Its taking me a while to get used to this, plus the fact that I slacked off the whole week after my last lesson, but I have noticed that I am now putting a 3-5 yard draw on the ball, and am hitting my irons around 7-12 yards longer. Im really inconsistent with contact right now, because my muscle memory has not set in with this new approach. Practice is the key for me right now, but when I get in the groove, ive never seen myself hit the ball better.
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I tried to go into a one-plane method, there was a good article on it a couple months ago in Golf Digest, but it wasn't working for me. I've been a two planer and it seemed like the one-plane would be awesome..simple..compact. Do you set up further away from the ball for the one plane? The article mentioned you need to hunch over more. I tried but it seems like most my shots tend to stay lower and less punch. What is your setup for the one plane and are you coming at it from the inside?
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I tried to go into a one-plane method, there was a good article on it a couple months ago in Golf Digest, but it wasn't working for me. I've been a two planer and it seemed like the one-plane would be awesome..simple..compact. Do you set up further away from the ball for the one plane? The article mentioned you need to hunch over more. I tried but it seems like most my shots tend to stay lower and less punch. What is your setup for the one plane and are you coming at it from the inside?

My swing is actually a two-plane....

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I tried the "one-plane" concept for a while but felt that my arms were getting stuck behind my shoulders. I've left the one plane thing for whatever it is I'm doing now.
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I tried the "one-plane" concept for a while but felt that my arms were getting stuck behind my shoulders. I've left the one plane thing for whatever it is I'm doing now.

Jeff - try bending over from the waist a little more. If your arms feel like they are stuck behind your shoulders it is probably because the swing is a bit flat. When I went to the one-plane swing, I felt like bending from the hips a bit more and "looking over" the ball was a way of making the swing a bit steeper and making impact a little crisper.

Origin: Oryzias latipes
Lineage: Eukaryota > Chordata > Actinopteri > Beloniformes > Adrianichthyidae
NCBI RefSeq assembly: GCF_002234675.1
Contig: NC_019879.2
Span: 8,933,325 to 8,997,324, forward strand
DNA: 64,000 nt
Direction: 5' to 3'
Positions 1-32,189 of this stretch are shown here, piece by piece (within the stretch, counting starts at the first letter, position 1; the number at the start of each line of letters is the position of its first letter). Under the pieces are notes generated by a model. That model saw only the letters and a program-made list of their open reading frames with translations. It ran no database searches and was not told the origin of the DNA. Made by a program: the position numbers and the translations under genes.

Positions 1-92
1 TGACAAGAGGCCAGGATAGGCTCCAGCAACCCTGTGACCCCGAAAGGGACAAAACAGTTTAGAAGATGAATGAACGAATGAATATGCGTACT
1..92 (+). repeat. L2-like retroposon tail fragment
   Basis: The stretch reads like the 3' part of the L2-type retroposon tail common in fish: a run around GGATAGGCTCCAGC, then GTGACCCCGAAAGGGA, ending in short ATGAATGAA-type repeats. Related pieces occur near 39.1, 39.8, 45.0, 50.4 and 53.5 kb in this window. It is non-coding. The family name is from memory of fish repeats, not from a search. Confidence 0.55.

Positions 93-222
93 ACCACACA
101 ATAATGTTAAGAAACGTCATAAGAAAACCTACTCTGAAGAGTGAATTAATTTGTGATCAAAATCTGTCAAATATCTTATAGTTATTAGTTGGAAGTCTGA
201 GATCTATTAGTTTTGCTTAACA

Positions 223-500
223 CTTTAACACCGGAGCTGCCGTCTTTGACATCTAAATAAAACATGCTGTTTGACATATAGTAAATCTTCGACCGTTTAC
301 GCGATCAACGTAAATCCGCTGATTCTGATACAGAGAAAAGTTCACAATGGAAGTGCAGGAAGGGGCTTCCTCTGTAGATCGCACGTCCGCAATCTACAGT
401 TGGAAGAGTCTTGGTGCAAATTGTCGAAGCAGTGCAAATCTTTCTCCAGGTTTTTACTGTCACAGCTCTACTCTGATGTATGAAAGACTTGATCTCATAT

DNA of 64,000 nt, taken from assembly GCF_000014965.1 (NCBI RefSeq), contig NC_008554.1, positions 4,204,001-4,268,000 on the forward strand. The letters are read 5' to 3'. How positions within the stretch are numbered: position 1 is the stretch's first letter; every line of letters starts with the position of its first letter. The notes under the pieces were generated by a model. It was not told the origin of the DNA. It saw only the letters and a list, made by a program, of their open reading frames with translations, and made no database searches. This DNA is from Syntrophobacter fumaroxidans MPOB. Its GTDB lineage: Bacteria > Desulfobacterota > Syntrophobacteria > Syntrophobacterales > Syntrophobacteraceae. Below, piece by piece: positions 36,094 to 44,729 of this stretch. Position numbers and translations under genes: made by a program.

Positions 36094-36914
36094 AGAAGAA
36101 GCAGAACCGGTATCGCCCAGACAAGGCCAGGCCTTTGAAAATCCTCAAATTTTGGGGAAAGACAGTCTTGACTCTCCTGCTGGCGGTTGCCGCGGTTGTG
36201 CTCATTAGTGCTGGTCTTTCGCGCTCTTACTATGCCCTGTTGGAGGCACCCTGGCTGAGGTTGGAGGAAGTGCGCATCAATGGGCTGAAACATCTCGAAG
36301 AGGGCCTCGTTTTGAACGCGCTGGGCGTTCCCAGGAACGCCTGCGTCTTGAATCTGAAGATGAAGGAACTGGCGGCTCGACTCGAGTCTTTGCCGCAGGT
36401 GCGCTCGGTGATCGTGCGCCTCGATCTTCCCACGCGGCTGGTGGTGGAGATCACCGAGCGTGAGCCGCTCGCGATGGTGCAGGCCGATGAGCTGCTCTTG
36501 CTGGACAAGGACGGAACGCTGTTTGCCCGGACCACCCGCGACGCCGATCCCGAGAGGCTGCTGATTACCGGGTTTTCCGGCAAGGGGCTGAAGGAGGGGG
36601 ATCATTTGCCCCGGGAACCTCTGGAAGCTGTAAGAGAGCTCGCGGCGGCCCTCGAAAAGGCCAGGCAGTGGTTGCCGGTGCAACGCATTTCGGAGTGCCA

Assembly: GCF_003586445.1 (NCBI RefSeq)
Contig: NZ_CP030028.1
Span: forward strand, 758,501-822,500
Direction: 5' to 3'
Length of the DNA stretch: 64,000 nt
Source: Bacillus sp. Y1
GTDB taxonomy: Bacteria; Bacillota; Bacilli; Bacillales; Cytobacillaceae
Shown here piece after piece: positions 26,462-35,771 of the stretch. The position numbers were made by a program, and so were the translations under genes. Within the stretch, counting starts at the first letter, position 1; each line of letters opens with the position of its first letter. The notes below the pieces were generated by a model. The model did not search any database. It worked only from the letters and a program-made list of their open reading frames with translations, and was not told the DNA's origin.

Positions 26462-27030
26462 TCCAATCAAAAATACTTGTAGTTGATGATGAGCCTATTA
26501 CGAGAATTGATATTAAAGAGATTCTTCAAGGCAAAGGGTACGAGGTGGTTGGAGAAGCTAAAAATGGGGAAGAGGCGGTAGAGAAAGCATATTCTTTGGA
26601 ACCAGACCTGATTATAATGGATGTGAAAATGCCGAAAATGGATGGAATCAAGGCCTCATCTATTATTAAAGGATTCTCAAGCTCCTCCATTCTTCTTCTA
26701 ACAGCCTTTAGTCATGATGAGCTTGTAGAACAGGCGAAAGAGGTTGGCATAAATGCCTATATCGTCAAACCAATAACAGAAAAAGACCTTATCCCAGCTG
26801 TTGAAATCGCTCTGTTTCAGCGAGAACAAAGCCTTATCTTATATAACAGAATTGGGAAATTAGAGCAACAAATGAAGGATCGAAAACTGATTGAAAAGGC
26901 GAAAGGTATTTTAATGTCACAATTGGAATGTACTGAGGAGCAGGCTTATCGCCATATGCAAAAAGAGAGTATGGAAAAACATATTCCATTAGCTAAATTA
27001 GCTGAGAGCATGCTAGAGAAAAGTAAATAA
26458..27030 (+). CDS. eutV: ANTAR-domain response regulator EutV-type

Just a thought before you give up on the concept. I'm telling you that taking out the re-routing in my swing has helped my consistency quite a bit. Give it a shot and let me know how it works. I wouldn't call it "hunching over" like the golf digest article Maverick talks about...just bend from the hips. It will keep your angle crisp between your legs and upper body.
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Yeah, the flattish swingplane was something my teacher was working on fixing with me. Perhaps he's trying to produce what you are talking about in the things that he's been teaching me. I'll ask him directly about it next time I see him.
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Yeah, the flattish swingplane was something my teacher was working on fixing with me. Perhaps he's trying to produce what you are talking about in the things that he's been teaching me. I'll ask him directly about it next time I see him.

I had a pretty good ballstriking round today. I'd gotten lazy and my plane had gotten flat, and I was laid off. I've been working on fixing that for the past two weeks.

Dave (NCG) does a little rehearsal backswing before every swing. Kinda like Chris DiMarco, only longer - all the way back to his 3/4 position (the top of the backswing for him). He steps up to the ball, waggles, does the backswing, checks his target, waggles, and pulls the trigger. I've found that incorporating that into my pre-shot routine has helped when I'm working on getting back on one plane. That full backswing rehearsal really helps to ingrain the proper feeling right before you do the actual swing. (The "rehearsal" in the pre-shot routine does not replace my practice swing, though. That I do from behind the ball and down my target line. I currently use my practice swing to focus on getting my hips through. They've been a bit slow lately. ) I think the one plane swing is a bit more compact, tighter, and reproducible. Seniors like Peter Jacobsen are moving to it (he already did, of course). The two plane swing relies heavily on timing, I think, to produce a consistent ball flight, and timing is something that seniors lack a little more than, say, 30-year olds. Amateur golfers also lack it over professionals who have a chance to hone their timing day in and day out. Tiger talked about getting "stuck" and that was a timing issue. He's kinda going with a more one-plane swing now, and he doesn't get "stuck" because timing - I think - isn't as big of an issue as it used to be. (I still think that the biggest reason he switched is his left knee, but the "stuck" thing may have been a pretty big part of the reason too.)